Title:
LAMINATED ARTICLE OF METALLIC, POLYMERIC AND WAX IMPREGNATED CELLULOSIC LAYERS AND METHOD OF PREPARATION
United States Patent 3874971


Abstract:
A tri-layer laminated article, having an outer wax impregnated cellulosic layer, a middle thermoplastic polymeric layer and an outer metallic layer, is easily prepared by applying a dispersion of solid polymer particles in molten wax to the surface of at least one of the outer layers and then placing the other outer layer adjacent to the dispersion. After the application of heat and pressure to the resulting composite, the cellulosic layer is impregnated with wax and the polymer is a molten middle layer. The latter upon cooling, solidifies resulting in the metallic layer firmly adhering to the solid polymeric layer which is firmly adhering to the wax impregnated cellulosic layer. The polymer used must be substantially insoluble in the molten wax at a temperature below the melting point of the polymer and have an adhesive capacity for both metallic and cellulosic materials. The resulting article has utility as a packaging material.



Inventors:
Black, Ernest P. (West Chester, PA)
Duling, Irl N. (West Chester, PA)
Merges Jr., John C. (Glen Mills, PA)
Talbot, Alfred F. (Wallingford, PA)
Application Number:
05/285404
Publication Date:
04/01/1975
Filing Date:
08/31/1972
Assignee:
SUN RESEARCH AND DEVELOPMENT CO.
Primary Class:
Other Classes:
156/313, 156/330.9, 156/332, 156/333, 156/334, 264/261, 428/459, 428/463, 428/467, 428/475.5, 428/484.1
International Classes:
B32B15/08; (IPC1-7): C09J5/02
Field of Search:
161/214,220,223,228,229,234,235 156
View Patent Images:
US Patent References:
3717534METHOD FOR PREPARING LAMINATED ARTICLE OF CELLULOSIC AND POLYMERIC LAYERS1973-02-20Duling et al.
3716441METHOD FOR PREPARING LAMINATED ARTICLE OF METALLIC, POLYMERIC AND WAX IMPREGNATED CELLULOSIC LAYERS1973-02-13Black et al.
3689334N/A1972-09-05Dermody
3666618N/A1972-05-30Block
3553074N/A1971-01-05Knepp
3172801N/A1965-03-09Cantelow
2610939Method of laminating glassine paper1952-09-16Fisher et al.
2341845Container and method of making the same1944-02-15Mark et al.



Primary Examiner:
Lesmes, George F.
Assistant Examiner:
Dixon Jr., William R.
Attorney, Agent or Firm:
Church Jr., George Hess Edward Potts Anthony L. J.
Parent Case Data:


CROSS-REFERENCES TO RELATED APPLICATIONS

The present application is a continuation-in-part of application Ser. No. 61,718, filed Aug. 6, 1970, by Ernest P. Black, Irl N. Duling, John C. Merges, Jr. and Alfred F. Talbot, entitled "METHOD FOR PREPARING LAMINATED ARTICLE OF METALLIC, POLYMERIC AND WAX IMPREGNATED CELLULOSIC LAYERS" now U.S. Pat. No. 3,716,441, issued Feb. 13, 1973. Also, the present application is copending with the following application Ser. No. 61,719, filed Aug. 6, 1970, by Irl N. Duling and John C. Merges, Jr., entitled "METHOD FOR PREPARING LAMINATED ARTICLE OF CELLULOSIC AND POLYMERIC LAYERS" now U.S. Pat. No. 3,717,534, issued Feb. 20, 1973.
Claims:
The invention claimed is

1. Method of preparing a tri-layer laminated article, having an outer wax-impregnated cellulosic layer, a middle thermoplastic polymeric layer and an outer metallic layer, comprising:

2. A method according to claim 1 wherein said heterogeneous composite contains 5 to 45 parts by weight of finely divided polymer and 55 to 95 parts by weight of said wax.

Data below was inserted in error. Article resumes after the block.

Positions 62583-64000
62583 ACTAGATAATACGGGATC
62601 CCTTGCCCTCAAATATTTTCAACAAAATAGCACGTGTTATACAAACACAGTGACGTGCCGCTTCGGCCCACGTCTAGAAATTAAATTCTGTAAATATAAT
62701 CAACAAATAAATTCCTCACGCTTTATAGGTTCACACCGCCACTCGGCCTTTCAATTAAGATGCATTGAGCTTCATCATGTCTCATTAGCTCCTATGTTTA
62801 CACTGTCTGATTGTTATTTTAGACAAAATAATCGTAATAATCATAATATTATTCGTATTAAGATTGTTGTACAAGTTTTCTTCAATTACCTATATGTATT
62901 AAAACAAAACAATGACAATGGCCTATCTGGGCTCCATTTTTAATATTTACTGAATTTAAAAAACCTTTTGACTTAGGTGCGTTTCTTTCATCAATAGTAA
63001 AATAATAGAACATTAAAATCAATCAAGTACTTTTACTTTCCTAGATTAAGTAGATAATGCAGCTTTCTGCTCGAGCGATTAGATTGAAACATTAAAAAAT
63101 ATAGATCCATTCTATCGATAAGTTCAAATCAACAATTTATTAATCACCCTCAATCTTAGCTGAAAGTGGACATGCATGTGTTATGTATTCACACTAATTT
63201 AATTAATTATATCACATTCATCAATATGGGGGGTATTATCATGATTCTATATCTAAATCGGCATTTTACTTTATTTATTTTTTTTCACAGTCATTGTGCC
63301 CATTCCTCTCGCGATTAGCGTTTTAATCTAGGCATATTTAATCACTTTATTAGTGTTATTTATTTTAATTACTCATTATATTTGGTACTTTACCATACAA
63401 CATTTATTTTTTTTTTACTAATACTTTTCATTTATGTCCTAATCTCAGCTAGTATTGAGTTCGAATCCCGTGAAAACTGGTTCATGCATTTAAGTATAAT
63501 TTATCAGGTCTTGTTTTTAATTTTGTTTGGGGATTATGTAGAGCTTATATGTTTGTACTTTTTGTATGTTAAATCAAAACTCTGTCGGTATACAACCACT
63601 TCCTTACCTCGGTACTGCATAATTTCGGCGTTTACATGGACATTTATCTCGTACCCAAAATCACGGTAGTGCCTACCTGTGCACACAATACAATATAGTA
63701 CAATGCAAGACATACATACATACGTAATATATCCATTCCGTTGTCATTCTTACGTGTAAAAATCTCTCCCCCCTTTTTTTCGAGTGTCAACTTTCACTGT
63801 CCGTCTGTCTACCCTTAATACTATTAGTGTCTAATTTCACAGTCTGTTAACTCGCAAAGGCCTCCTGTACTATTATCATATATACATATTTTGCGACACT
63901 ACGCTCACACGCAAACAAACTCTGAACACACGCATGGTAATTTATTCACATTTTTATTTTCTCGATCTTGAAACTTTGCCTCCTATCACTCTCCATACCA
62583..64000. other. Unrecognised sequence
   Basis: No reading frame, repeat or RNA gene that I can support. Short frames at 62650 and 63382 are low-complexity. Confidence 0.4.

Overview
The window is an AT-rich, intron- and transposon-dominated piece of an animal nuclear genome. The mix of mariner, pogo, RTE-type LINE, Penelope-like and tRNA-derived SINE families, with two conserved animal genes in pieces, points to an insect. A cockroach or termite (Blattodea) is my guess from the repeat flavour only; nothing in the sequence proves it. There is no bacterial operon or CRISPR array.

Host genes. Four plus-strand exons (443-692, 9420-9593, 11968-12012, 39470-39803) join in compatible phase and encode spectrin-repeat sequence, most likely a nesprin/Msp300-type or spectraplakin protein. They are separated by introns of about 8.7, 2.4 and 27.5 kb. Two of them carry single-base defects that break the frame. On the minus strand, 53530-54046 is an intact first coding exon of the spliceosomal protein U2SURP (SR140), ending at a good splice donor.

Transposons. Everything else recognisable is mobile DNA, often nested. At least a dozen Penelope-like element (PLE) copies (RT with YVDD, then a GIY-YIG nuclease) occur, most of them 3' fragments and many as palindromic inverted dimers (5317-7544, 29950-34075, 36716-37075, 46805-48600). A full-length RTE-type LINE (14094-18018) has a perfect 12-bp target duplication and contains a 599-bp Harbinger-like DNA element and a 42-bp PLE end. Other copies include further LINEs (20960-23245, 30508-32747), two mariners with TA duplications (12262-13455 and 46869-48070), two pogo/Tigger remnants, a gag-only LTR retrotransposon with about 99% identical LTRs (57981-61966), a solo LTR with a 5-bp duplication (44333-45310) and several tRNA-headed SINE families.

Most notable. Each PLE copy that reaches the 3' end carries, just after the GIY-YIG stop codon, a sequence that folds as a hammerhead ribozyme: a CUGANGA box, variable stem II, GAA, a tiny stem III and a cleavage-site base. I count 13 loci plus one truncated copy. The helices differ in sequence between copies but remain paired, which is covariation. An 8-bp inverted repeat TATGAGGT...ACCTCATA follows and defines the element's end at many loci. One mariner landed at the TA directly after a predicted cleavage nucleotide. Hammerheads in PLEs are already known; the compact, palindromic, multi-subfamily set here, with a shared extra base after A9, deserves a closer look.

3. A method according to claim 2 wherein all the finely divided polymer is finer than 100 mesh (U.S. Sieve Series).

4. A method according to claim 3 wherein the polymer is selected from the following group: polyamide, polyvinylchloride, cellulose acetate butyrate, polymethylmethacrylate, polyethylene with a molecular weight in excess of 1 million, polycarbonate and polystyrene.

5. A method according to claim 4 wherein the metallic layer is selected from the following group: aluminum, steel, tin, lead, silver, gold and tin-lead alloy.

6. A method according to claim 5 wherein the polymer is selected from the following group: polyamide, polyvinylchloride, cellulose acetate butyrate and polymethylmethacrylate.

7. A method according to claim 1 wherein the wax is a petroleum wax.

8. A method according to claim 7 wherein the polymer is selected from the following group: polyamide, polyvinylchloride, cellulose acetate butyrate and polymethylmethacrylate.

9. A method according to claim 8 wherein said heterogeneous composite contains 10 to 40 parts by weight of finely divided polymer and 60 to 90 parts by weight of said wax, all the finely divided polymer is finer than 100 mesh (U.S. Sieve Series), said polymer is selected from the following group: nylon-11 nylon-6,6, nylon-6,10, and said metallic layer is selected from the following group: aluminum and steel.

Description:
BACKGROUND OF THE INVENTION

The present invention provides a method for preparing a tri-layer laminated article having an outer wax impregnated cellulosic layer, a middle thermoplastic polymeric layer and another outer metallic layer. The polymeric layer contributes to the barrier properties of the finished article and acts as an adhesive. This laminated article has utility as a packing material.

Existing methods for preparing laminated articles required several distinct processing steps and, therefore, these methods are time consuming. One example of such a method is as follows. A cellulosic layer is dipped in a bath of molten wax and allowed to remain until the wax impregnates the cellulosic layer. Then the wax impregnated layer is removed from the bath of molten wax and allowed to cool thereby solidifying the wax. Thereafter a suitable thermoplastic polymer is extruded as a molten coating onto the wax impregnated cellulosic layer. The polymer coating is allowed to cool. The resulting product is a bi-layer laminated article having a polymeric layer and a wax impregnated cellulosic layer. Afterwards a metallic layer is brought into contact with the polymer coating which now has to be heated again to melt the polymer. The subsequent application of pressure and a final cooling results in a tri-layer laminated article.